She may be re-branding herself as a soul singer, but for Monday night’s Top Five semi-finals on The Voice, Nashville’s Meghan Linsey dug deep into her country catalog for a show-stopping rendition of “Tennessee Whiskey,” a song originally recorded by David Allan Coe in 1981, then catapulted into a country classic two years later by George Jones.
But it was Chris Stapleton’s bluesy re-make of the tune from his just-released debut solo album that provided the arrangement for Linsey’s cover of his cover. The result was deliciously retro, evoking images of Etta James in a smoky club somewhere in the South — a reminder that there’s a rich space to inhabit where country collides with R&B.
After her performance — which the Louisiana native dedicated to Nashville, her hometown for the past 11 years — coach Blake Shelton gushed, “I can’t even contain myself right now because I know what just happened. That was so special. You engaged all the country music fans out there across the country, and you’ve already engaged all the new fans that you’ve made through your journey on the show.”
He then made reference to the strategic value of returning to her country roots —something she toyed with a few weeks back with a searing rendition of Little Big Town’s current smash, “Girl Crush.”
“That is, by far, your most important performance on this show so far,” Shelton exclaimed Monday night. “I can’t wait to see what happens on iTunes!”
By the morning, Linsey’s rendition of “Tennessee Whiskey” had climbed to the Top Ten on the iTunes chart — the Holy Grail for contestants on The Voice. Once a song hits the iTunes Top 10, downloads not only count as votes, but are multiplied by 10 (her second song, Sam Smith’s “I’m Not the Only One,” checked in at Number 21). Two songs by her biggest competitor, Team Pharrell’s Sawyer Fredericks, also cracked the Top 10: a modern twist on Buffalo Springfield’s protest song from the Sixties, “For What it’s Worth,” and a heartfelt take on Christina Perri’s pop ballad, “A Thousand Years.”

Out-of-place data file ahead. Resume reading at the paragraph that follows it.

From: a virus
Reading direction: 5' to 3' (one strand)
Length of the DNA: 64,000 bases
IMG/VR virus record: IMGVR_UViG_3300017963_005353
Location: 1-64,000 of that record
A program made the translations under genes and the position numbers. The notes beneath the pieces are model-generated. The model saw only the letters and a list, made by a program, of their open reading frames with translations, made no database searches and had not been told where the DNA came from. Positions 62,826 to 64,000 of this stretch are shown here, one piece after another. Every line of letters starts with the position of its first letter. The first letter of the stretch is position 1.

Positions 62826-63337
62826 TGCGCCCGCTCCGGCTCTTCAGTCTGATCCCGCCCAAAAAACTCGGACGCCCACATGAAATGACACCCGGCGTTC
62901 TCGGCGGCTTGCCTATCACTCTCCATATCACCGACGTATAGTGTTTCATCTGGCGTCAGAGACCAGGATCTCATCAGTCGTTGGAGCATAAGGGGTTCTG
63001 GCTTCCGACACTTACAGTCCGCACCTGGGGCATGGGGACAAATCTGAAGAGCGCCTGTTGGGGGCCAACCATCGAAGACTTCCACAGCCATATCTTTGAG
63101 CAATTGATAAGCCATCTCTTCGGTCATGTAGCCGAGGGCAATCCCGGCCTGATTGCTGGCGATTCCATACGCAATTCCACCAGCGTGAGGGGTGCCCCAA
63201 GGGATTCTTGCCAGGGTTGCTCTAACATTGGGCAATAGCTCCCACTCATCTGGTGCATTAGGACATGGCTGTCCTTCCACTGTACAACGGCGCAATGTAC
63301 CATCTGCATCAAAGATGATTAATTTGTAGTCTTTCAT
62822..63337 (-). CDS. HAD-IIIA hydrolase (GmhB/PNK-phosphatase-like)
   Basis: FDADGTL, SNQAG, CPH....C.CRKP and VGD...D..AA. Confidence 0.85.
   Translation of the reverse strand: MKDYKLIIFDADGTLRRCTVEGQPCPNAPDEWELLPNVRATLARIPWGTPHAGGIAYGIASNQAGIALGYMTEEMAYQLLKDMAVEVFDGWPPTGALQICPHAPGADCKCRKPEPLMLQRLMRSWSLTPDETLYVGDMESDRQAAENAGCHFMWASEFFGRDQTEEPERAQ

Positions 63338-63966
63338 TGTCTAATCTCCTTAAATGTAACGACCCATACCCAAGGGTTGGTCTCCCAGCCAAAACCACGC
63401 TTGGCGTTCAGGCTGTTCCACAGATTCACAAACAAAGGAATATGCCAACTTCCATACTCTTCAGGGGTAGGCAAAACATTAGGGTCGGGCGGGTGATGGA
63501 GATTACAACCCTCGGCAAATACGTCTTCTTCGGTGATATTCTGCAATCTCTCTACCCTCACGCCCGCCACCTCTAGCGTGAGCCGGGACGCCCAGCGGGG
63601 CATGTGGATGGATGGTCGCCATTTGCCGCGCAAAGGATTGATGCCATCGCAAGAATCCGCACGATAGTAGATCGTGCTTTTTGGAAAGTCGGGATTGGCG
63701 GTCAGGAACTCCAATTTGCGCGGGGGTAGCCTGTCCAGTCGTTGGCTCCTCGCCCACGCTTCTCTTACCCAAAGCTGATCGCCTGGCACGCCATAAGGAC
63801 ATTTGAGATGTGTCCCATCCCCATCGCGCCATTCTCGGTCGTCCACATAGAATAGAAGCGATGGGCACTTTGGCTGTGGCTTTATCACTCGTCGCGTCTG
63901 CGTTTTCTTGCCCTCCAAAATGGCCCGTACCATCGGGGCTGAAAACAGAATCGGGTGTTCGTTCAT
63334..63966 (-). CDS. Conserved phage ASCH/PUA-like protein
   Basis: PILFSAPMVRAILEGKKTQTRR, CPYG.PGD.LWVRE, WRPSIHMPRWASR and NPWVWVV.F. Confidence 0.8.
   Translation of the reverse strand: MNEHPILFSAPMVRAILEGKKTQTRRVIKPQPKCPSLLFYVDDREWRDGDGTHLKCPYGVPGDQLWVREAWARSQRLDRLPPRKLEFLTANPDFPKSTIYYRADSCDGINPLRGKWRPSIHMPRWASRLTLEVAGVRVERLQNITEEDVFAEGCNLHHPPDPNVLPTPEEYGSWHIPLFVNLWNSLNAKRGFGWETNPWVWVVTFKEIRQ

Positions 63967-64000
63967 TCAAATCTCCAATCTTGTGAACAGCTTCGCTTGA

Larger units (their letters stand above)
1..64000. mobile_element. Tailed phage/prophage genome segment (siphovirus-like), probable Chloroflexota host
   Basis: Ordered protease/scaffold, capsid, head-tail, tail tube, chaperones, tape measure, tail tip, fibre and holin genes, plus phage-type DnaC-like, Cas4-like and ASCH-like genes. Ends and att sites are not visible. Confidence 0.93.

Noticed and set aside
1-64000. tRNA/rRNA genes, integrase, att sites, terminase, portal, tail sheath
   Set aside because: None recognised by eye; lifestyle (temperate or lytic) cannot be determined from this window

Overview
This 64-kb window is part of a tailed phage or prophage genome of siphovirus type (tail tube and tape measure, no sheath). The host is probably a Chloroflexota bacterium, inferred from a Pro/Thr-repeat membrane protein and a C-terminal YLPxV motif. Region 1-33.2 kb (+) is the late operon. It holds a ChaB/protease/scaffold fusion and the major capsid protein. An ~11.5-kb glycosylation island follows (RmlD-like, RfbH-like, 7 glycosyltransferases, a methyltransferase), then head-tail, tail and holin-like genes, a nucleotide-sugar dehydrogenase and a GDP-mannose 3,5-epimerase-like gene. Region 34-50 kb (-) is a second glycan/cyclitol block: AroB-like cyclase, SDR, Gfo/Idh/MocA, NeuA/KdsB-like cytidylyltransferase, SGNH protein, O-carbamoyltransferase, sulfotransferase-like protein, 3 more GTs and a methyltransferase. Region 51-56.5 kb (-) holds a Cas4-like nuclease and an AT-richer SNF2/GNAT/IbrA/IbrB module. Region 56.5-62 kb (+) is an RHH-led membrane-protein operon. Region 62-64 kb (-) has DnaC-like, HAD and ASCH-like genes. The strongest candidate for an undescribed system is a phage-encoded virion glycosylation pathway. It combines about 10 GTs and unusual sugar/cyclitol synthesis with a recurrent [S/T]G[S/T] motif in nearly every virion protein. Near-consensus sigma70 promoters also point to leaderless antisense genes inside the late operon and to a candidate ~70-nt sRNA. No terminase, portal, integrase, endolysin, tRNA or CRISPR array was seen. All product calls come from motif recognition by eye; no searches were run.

The latter – which closed the show – prompted Shelton to admit to the 16-year-old talent, “Listen man, you’re clearly the frontrunner, and there’s no question in anybody’s mind.”
The episode featured hometown visits for each of the five semi-finalists, and two performances from each contestant: The first, a song chosen by their coach; the second, a tune chosen by each artist as an ode to the place they call home.
Linsey’s visit to Music City included a surprise drop-in from longtime supporter Naomi Judd, who predicted, “I just know this girl is going to win The Voice.” Later, during a pop-up show at downtown Nashville’s Wildhorse Saloon, Big & Rich joined the former Steel Magnolia singer for a cover of the 1975 rock ballad, “Love Hurts.” “We met over 10 years ago on this stage,” recalled B&R’s Big Kenny.
In April, Linsey told Rolling Stone Country she had no plans to abandon Nashville after The Voice. “It’s my favorite city in America,” she said. “I feel like there’s a real community there, and I’ve built my team and my family in Nashville. There’s all kinds of music coming out of Nashville now, and everybody’s trying to move to Nashville. I’m happy there.”
On tonight’s results show, one contestant faces elimination, and The Voice will reveal its four finalists.
Monday night’s Voice Top Five finalists’ performances:
Bonnie Raitt, “I Can’t Make You Love Me”
The Band, “When I Paint My Masterpiece”
“Oh Mary, Don’t You Weep” (pre-Civil War spiritual)
Sam Smith, “I’m Not the Only One” by Sam Smith
George Jones/Chris Stapleton, “Tennessee Whiskey”
Sara Bareilles, “Gravity”
Michael Jackson, “Earth Song”
Buffalo Springfield, “For What It’s Worth”
Christina Perri, “A Thousand Years”